FATCA compliance: time is running out
Financial Institutions have just under three weeks left to apply for a Global Intermediary Identification Number (GIIN),
FIs have until 5 May to register with the IRS for a GIIN, a unique identifier that FIs will use to show compliance following the implementation of the Foreign Account Tax Compliance Act (FATCA).
Obtaining a GIIN ensures an FI’s appearance on the US Internal Revenue Service’s (IRS) first ever list of FATCA compliant companies, which will be issued on 2 June.
The deadline had previously been 25 April, but was delayed in order to allow FIs in countries expected to become compliant to get on the first list.
Following this, FIs have until 22 December to declare themselves as participating foreign financial institutions, or they risk being withheld by the US in 2015.
If an FI is considered a non-participating institution by the IRS following FATCA’s implementation it could be subject to 30% withholding tax both on income and gross proceeds including equities, bonds and other asset classes such as funds.
Andy Thompson, director of operations at WMA, said the 5 May deadline was effectively a ‘soft deadline’ because US witholding will not start until 1 January next year.
“Not all FIs will get a GIIN by 5 May but at the same time they won’t be holding off until they are ‘fully compliant’. I suspect it’s more a case of just not applying in time,” he added.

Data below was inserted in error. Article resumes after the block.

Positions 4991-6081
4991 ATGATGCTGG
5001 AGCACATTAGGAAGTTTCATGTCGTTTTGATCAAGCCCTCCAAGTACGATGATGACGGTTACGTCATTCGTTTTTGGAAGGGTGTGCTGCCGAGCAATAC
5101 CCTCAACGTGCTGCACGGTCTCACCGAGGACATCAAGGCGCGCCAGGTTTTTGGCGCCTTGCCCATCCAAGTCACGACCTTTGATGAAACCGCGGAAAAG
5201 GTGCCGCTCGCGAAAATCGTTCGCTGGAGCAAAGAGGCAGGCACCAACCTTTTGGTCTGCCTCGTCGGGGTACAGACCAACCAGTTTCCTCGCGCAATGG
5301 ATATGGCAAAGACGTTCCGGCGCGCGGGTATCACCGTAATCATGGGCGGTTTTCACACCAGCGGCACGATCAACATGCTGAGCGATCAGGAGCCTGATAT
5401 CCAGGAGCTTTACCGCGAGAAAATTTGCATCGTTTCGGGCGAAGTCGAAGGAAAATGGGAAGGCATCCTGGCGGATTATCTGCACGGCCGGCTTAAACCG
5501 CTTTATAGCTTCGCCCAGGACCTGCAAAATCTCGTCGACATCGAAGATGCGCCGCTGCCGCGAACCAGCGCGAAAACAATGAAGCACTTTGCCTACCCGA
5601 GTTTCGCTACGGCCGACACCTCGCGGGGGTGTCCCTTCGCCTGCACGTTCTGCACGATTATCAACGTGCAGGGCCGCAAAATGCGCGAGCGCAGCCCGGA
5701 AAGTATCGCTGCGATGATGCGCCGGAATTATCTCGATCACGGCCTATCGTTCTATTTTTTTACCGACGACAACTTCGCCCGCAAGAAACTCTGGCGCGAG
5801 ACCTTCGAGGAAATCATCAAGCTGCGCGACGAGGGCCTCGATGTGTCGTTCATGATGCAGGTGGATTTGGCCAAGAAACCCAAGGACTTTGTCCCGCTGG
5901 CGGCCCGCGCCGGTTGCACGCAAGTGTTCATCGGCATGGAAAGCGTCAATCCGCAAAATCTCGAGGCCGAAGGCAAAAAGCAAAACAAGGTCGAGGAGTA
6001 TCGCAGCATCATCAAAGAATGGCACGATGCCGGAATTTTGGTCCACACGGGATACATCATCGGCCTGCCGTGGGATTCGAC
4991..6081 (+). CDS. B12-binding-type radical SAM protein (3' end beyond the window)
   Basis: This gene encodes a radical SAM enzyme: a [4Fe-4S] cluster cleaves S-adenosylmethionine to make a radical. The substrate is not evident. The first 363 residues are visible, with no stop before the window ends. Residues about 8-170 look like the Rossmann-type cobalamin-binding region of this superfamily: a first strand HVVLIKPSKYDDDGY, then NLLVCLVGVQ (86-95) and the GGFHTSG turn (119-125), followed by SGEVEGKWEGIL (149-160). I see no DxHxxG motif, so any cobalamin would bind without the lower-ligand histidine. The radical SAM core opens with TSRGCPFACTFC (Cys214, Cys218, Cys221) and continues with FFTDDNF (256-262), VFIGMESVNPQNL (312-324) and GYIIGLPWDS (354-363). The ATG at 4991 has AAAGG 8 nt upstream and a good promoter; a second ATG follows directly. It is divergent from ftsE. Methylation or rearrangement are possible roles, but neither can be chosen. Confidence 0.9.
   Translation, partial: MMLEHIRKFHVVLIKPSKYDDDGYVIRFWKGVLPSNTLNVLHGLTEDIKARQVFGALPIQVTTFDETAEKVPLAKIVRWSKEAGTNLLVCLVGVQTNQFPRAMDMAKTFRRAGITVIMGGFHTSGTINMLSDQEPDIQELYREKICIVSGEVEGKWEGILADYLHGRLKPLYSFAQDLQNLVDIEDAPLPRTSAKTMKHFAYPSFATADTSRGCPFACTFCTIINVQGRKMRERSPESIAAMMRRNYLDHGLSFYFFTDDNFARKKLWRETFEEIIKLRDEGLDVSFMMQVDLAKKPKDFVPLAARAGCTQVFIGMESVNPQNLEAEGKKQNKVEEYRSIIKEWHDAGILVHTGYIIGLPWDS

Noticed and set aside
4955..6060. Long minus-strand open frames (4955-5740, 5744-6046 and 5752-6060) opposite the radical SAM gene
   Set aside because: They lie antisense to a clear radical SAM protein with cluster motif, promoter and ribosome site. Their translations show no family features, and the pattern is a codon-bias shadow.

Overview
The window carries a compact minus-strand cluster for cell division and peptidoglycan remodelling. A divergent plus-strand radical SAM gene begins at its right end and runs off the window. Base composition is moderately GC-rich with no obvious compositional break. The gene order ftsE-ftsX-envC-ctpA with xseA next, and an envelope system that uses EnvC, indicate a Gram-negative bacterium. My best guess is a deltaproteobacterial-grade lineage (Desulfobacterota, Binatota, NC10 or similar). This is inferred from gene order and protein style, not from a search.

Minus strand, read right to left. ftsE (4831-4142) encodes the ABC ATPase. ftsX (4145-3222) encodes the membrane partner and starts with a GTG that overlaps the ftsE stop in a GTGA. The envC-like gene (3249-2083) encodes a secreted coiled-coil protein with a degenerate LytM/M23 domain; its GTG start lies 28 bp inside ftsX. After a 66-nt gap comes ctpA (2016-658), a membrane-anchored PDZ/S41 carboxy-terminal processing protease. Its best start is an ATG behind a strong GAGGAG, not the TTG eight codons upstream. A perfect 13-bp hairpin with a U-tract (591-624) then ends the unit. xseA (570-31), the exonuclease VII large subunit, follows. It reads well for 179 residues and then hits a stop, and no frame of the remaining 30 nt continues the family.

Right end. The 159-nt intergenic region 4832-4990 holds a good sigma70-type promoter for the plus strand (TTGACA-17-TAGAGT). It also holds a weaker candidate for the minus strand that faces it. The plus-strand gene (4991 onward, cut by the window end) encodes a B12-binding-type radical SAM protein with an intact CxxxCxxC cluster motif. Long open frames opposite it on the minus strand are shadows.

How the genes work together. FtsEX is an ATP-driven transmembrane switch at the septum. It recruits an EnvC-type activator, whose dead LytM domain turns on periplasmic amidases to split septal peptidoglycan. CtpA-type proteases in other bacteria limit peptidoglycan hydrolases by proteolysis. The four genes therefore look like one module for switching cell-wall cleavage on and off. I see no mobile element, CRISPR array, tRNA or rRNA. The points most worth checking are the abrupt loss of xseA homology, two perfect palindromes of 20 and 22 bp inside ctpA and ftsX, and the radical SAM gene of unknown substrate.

“At the moment we’re not entirely sure what would be defined as fully compliant as there are deadlines which stretch in to 2015 and 2016.
“There is a lot of information available to FIs in terms of being compliant, something we have communicated to our members, however, with anything as complex as this there is always more that can be done.”
FATCA is part of the US Hiring Incentives to Restore Employment Act. It ensures that US persons, wherever they are located and in whatever investment vehicle they hold their assets, are paying the correct amount of US tax.
Guidelines by the Wealth Management Association (WMA) add that “the FATCA definition of a US person goes much wider than US residency”.
It has advised FIs the following when identifying an account holder as a US resident or citizen:
(i) identification of an account holder as a US resident or citizen;
(ii) a US place of birth for an account holder;
(iii) a US residence address or a US correspondence address (including a US P.O. Box);
(iv) a US telephone number;
(v) standing instructions to transfer funds to an account maintained in the US;
(vi) an “in care of” address or a “hold mail” address that is the sole address shown in the FI’s electronically searchable information for the account holder; or
(vii) a power of attorney or signatory authority granted to a person with a US address.
An Inter-Governmental Agreement (IGA) between the US and the UK signed in September 2012 has helped to reduce some of the cost and administrative burden as UK FIs will comply with UK law and report information to HM Revenue & Customs.
An IGA makes it easier for partner countries to comply with the provisions under FATCA. The benefits of an IGA include relaxation of deadlines and increased clarity and simplicity around due diligence with country specific provisions.